(This follows “Reputation” and will make a little more sense if you read that first.)
Mamie’s in Nogales was, hands down, Johnny’s favorite bordello. Mamie's girls were cleaner than most, Mamie's booze was stronger than most, and best of all there were rooms upstairs where a man could spend an entire night with a girl if he paid it all up front.
Mamie herself showed him upstairs. He peeled off a few of the bills he had collected from Slade, tucked them into her ample bosom, and asked her to send some dinner, a bottle of tequila, and a girl, in that order. He gave her a quick peck on the cheek before shutting the door behind her. He pulled off his boots and collapsed onto the creaky little bed.
Fingers laced behind his head, he stared at the sagging ceiling and thought back over the job he’d just completed. An honest assessment of what worked and what didn’t helped keep him alive in his dangerous trade; he’d mentally reviewed every job since he started hiring out five—no, six years ago, now. Since the job in…he couldn’t recall the name of the town, but he would never forget the aftermath of that plate glass window shattering onto the boardwalk.
Sometimes he thought something in him had shattered, too.
He wrenched his thoughts away from the window to concentrate on the task at hand.
Curtis Slade was a piece of shit, but men who hired guns usually were. Johnny had gotten used to it, mostly. Looking back on it, the situation should have struck him as comical — the crowd cheering chubby little Alaniz as he gathered up the money, Alaniz shaking his hand there at the end…he couldn’t recall any other time when the guy he was hired to kill had shaken his hand.
And all he’d had to do was trade on his reputation. Just being Johnny Madrid was enough to get the job done.
Johnny sighed. So why didn’t he feel some sense of satisfaction?
Why didn’t he feel proud of a job well done?
Why didn’t he feel good about an easy day’s money?
Why didn’t he feel relieved that he hadn’t had to kill anybody?
Why didn’t he feel anything?
Shouldn’t he feel…something?
He didn’t. He felt nothing.
He wasn’t hungry. He wasn’t happy. He wasn’t scared. He wasn’t angry. He wasn’t horny. He wasn’t anything. He was numb. Blank.
And there were tears spilling out of his eyes, running down his face, dripping into his ears.
A sharp knock on the door sliced through his emptiness. “Your dinner, Señor.”
A seductive darkness had grown in Johnny’s mind. He didn’t want to leave it. He knew he should answer the door but allowed the darkness to hold him back. He managed to say, “Go away,” loud enough for the serving girl to hear; he heard a hesitation before her footsteps retreated down the hall.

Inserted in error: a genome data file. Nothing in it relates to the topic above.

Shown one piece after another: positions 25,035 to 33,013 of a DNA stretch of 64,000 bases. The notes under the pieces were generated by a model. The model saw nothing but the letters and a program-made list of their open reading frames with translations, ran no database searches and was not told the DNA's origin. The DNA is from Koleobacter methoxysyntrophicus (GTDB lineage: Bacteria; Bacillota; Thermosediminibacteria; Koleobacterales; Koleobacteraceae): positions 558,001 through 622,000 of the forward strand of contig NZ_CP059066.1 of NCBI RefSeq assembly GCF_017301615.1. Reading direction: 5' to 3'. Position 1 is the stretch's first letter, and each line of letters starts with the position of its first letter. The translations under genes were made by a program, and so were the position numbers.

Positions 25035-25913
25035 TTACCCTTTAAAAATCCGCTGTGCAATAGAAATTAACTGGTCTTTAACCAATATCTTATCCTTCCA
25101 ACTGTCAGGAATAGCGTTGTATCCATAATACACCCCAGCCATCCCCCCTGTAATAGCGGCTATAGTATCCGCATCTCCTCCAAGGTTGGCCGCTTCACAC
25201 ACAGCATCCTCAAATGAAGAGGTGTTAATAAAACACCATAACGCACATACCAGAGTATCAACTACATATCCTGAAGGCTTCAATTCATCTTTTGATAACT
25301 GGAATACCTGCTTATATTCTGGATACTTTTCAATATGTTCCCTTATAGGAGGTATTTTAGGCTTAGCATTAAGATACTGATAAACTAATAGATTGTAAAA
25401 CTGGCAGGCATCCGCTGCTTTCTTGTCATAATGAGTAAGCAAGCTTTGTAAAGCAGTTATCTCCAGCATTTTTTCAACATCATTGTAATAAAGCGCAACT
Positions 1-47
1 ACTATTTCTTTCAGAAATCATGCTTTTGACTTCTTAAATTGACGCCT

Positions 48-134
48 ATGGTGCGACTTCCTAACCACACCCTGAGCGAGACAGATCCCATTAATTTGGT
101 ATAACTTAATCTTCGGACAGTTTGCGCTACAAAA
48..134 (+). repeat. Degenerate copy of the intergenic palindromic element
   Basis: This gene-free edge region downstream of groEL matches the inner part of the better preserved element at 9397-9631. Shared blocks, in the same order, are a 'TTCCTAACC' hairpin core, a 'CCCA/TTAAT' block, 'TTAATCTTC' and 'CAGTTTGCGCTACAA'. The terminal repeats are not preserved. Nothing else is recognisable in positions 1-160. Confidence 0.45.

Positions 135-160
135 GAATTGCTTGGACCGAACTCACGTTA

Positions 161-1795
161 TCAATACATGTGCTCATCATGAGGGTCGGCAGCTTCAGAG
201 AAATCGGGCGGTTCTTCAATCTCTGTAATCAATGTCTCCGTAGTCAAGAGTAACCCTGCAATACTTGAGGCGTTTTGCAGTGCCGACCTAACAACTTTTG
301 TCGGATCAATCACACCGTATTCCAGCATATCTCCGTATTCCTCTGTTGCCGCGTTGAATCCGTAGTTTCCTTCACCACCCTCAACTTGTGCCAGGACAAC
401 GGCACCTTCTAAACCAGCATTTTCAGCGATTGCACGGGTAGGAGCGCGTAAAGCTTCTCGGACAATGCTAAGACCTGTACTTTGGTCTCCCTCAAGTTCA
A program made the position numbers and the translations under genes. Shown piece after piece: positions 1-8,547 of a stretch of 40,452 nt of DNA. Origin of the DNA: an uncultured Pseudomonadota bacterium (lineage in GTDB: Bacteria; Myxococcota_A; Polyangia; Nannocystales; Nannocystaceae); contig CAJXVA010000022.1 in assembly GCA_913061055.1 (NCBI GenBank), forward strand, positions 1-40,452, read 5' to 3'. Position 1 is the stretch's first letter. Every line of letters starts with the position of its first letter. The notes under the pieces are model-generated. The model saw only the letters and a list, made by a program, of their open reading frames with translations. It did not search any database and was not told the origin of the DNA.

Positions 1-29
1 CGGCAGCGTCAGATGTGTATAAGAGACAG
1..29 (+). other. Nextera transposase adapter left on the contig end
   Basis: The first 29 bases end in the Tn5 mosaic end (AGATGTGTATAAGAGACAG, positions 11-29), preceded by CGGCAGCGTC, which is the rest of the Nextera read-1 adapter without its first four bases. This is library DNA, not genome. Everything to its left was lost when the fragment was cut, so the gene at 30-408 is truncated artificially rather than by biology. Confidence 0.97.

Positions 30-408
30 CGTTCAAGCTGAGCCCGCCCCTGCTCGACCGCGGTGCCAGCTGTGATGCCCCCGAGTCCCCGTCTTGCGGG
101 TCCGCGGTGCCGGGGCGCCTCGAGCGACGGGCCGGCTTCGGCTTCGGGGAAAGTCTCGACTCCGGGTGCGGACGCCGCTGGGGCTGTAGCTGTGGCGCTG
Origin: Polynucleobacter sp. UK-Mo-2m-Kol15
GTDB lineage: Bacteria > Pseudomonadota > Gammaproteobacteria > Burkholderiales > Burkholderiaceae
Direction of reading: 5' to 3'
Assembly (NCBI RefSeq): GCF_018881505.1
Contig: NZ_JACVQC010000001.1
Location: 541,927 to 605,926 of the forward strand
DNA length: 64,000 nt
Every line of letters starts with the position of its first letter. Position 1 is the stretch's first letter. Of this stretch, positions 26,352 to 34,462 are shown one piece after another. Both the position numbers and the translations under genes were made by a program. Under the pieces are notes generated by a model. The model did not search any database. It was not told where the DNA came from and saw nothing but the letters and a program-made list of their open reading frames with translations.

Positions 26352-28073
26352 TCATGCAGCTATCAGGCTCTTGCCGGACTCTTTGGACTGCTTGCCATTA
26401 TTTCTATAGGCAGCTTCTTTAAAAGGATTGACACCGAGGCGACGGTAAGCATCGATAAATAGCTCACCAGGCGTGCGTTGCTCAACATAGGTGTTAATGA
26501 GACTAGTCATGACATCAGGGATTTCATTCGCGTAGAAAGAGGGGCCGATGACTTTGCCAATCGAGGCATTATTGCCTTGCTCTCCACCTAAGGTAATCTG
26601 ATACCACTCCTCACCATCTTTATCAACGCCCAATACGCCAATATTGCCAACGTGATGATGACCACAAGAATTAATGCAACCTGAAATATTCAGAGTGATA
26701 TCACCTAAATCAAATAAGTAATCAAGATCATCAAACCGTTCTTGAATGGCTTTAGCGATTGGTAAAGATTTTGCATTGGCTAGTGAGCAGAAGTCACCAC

His sense of relief was short-lived when he realized Mamie would be up in a while to see if he still wanted the booze and the girl. Damn. He didn’t want to talk to her. He didn’t want to talk to anyone. He wanted to fall into that endless pit where it was okay to feel nothing, to want nothing, to be nothing.
He’d been there before.
The day waned. Nighttime crept through his room and embraced him until he could no longer tell where Johnny Madrid ended and the blackness began. Someone knocked but he was lost in the emptiness; he didn’t answer.
The door opened. A sliver of unwelcome light fell across him. He knew it was Mamie even before she spoke his name; he didn’t respond. He wanted her to go away. When he’d fallen into the void before, Mamie had tried to help him out of it. He didn’t want her to try again. He didn’t want her to know he was meant to be lost in the darkness.
After several moments of silence Mamie closed the door with a quiet click, trapping the relentless night all around him and within him.
Did he sleep? There was no difference between sleeping and waking in his black cocoon. Thoughts of blood, of death and betrayal, of rejection and pain threatened just below the surface of his mind. He fought their emergence by concentrating on the void, by embracing the darkness. In its inky depths the emptiness of his existence mattered little. He wished for the night to last forever.
The dawn broke anyway.
The sunlight annoyed him. It irritated him to realize he needed to take a piss when all he wanted was to exist, unbothered, alone, in the abyss.
He lay still for a few minutes but the urge wouldn’t go away. With a sigh he rolled over and reached under the bed for the chamber pot. Unavoidably, once again, the physical demands of life overcame the shadows—for now.
Mamie looked him over critically when he came downstairs. She insisted he eat breakfast even though it tasted like dust to him. She said nothing about last night but pressed a package of jerky and biscuits on him as he headed out the door.
Johnny left town quietly as he always did, laying a false trail as he always did. An action once born of necessity, it added to his reputation. Madrid showed up, did his job, and disappeared.
No one knew he was spending longer and longer between jobs, alone, craving the darkness.